While the quality of public drinking water leaving the public water supply systems is of high quality, drinking water quality issues, such as taste, odor, and discoloration problems, can and do occur for an individual user. These issues may result from variations in the source water, issues in the water supplier’s distribution system, or home plumbing.
The DOW encourages any citizen or business who have concerns with the quality of your drinking water to contact your water provider to report those concerns. The DOW also encourages citizens to read their public water supplier’s annual Consumer Confidence Report which summarizes the public water system’s water quality and identifies any compliance issues.
No correlation observed between the presence of mining and cancer incidence in Kentucky:
Recent studies also have suggested that increased cancer mortality correlates with coal production in Appalachia. Because these concerns have been raised, the DOW study also evaluated the incidence of cancer relative to the amount of coal production in Kentucky’s coal producing counties.
The DOW study indicates that coal production does not appear to be a predictive tool for evaluating the incidence of cancer in a county.
Using the most recently available cancer information from the National Cancer Institute, the DOW compared coal production to cancer incidence in Kentucky. The DOW evaluated the relationship between cancer incidence rates (total invasive, lung and bronchus, and colon and rectum cancers) for the years 2000-2009 using the six highest and six lowest coal producing counties in the Appalachian basin and Illinois basin coal fields in Kentucky.
Although coal production varied from year to year over this period, those counties listed as “high” or “low” have remained generally the same. The top six-coal producing counties averaged 18,618,225 tons of coal produced per year as compared to 977 tons of coal produced for the lowest six coal-producing counties for 2000-2009.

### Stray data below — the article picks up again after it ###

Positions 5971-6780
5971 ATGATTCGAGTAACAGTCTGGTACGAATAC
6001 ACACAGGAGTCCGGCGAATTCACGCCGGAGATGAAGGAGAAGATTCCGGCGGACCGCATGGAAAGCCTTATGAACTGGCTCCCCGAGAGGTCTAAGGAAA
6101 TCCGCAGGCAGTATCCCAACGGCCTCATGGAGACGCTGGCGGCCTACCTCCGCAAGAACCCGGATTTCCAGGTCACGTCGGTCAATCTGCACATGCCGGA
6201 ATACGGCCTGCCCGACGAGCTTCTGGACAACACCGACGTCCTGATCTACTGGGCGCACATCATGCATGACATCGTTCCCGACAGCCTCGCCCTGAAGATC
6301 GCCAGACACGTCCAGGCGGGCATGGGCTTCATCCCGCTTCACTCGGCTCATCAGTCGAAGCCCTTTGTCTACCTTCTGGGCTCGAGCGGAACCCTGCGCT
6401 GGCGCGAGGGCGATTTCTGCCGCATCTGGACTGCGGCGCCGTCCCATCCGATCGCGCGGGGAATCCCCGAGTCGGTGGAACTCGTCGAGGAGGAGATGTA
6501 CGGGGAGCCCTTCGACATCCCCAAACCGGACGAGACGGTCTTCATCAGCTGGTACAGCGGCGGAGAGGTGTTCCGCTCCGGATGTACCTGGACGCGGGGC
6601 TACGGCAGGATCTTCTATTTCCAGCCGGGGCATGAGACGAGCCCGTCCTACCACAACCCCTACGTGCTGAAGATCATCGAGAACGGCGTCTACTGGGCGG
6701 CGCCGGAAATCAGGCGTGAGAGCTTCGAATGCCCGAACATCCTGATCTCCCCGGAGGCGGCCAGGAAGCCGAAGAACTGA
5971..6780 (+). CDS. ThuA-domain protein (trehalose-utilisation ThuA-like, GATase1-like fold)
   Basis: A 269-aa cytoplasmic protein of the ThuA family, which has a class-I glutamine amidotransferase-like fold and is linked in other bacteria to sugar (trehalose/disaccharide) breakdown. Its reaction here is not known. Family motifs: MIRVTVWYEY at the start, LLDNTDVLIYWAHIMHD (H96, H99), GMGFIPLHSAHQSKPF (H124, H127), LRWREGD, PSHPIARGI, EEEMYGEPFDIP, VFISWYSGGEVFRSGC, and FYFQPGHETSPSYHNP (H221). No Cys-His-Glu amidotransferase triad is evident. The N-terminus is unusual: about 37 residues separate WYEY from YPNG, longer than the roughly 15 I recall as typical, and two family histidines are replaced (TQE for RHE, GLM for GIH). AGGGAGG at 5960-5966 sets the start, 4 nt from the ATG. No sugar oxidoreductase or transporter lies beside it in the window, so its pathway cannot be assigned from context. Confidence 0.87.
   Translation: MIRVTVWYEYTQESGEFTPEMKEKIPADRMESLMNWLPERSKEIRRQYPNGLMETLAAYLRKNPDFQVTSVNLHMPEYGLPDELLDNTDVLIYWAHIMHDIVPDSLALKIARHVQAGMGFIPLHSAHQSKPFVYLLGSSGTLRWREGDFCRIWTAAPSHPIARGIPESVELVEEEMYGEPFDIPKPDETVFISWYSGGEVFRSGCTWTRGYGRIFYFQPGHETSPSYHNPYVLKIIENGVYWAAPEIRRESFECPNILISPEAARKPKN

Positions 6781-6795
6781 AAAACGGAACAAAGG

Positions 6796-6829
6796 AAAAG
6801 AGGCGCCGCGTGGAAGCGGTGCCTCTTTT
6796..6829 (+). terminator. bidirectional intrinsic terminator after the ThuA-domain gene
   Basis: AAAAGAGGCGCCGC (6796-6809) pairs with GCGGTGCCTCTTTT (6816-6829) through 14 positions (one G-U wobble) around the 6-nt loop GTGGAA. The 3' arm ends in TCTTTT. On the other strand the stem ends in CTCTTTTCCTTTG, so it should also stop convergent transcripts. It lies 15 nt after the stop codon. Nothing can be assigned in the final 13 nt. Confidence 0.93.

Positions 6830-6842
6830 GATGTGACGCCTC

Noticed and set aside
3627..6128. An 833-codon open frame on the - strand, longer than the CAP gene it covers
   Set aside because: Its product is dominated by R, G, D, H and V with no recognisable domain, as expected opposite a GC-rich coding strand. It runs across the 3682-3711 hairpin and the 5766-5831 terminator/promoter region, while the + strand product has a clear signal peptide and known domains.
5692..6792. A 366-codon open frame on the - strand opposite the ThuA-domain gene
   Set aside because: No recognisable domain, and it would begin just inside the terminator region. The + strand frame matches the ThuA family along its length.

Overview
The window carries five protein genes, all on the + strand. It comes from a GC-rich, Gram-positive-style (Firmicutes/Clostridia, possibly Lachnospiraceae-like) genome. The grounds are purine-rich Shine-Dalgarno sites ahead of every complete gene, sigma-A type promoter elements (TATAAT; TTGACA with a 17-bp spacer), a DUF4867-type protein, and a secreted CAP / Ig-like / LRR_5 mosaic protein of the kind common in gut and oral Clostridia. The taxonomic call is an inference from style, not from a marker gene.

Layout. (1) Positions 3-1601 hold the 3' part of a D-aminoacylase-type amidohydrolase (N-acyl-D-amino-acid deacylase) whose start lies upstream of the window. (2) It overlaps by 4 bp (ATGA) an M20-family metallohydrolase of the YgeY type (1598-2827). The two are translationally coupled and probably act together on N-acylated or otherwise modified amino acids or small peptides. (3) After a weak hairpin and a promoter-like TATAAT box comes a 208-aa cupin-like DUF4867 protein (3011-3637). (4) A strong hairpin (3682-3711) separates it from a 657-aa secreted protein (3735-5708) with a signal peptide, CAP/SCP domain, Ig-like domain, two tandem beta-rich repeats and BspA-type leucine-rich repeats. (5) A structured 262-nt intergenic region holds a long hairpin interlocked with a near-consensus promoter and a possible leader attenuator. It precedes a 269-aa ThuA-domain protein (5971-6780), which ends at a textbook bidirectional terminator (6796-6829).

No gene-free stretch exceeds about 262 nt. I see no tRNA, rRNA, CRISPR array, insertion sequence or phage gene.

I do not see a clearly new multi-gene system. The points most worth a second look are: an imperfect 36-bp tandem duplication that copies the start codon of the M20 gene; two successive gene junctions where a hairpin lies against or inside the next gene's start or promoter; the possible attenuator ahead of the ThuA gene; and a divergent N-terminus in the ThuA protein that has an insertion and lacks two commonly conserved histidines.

The cancer incidence rates were not significantly different between the two groups of coal-producing counties. The study also revealed that the rate of total cancer incidence does not vary significantly between regions of the Commonwealth. However, cancer mortality rates are higher in the Appalachian counties of Kentucky than in the other regions, including the western Kentucky coal basin.
“A comparison of coal production and invasive cancer indicated that coal production was not a predictive tool for evaluating the incidence of cancer for a county,” said Dr. Albert Westerman, one of the DOW scientists who conducted the study. “The cancer incidence was not significantly higher in the high coal-producing counties as compared to those that produced relatively little coal.”
Read the entire DOW study on the occurrence of metals in treated public drinking water entitled: Potential for Levels of Arsenic and Chromium in Drinking Water to Contribute to the Higher Cancer Rates Found in Eastern Kentucky as Compared to the Rest of the State.
A second DOW report on private drinking water quality will be released in the near future.